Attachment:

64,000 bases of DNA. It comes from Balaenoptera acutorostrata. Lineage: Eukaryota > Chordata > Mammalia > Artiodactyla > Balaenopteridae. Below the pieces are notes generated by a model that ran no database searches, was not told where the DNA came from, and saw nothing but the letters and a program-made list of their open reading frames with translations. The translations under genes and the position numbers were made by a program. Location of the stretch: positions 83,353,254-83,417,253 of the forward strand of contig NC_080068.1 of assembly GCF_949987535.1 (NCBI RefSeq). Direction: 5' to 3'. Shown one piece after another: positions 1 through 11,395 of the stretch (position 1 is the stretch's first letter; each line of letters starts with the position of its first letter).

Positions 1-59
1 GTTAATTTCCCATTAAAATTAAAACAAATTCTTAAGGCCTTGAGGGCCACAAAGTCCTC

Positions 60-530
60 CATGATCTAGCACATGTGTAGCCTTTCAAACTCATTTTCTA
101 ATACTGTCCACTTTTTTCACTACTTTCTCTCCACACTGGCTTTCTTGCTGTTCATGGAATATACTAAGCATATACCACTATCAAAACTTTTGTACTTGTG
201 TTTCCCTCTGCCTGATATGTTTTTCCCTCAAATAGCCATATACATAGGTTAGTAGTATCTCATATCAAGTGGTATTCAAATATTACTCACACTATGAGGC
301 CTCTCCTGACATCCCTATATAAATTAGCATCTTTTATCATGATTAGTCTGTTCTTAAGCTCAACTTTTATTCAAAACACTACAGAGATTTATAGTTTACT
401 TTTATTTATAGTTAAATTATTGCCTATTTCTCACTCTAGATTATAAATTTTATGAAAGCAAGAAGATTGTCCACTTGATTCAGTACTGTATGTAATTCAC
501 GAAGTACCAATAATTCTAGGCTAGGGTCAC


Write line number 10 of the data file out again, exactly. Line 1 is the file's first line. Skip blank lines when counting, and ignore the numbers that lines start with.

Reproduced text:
501 GAAGTACCAATAATTCTAGGCTAGGGTCAC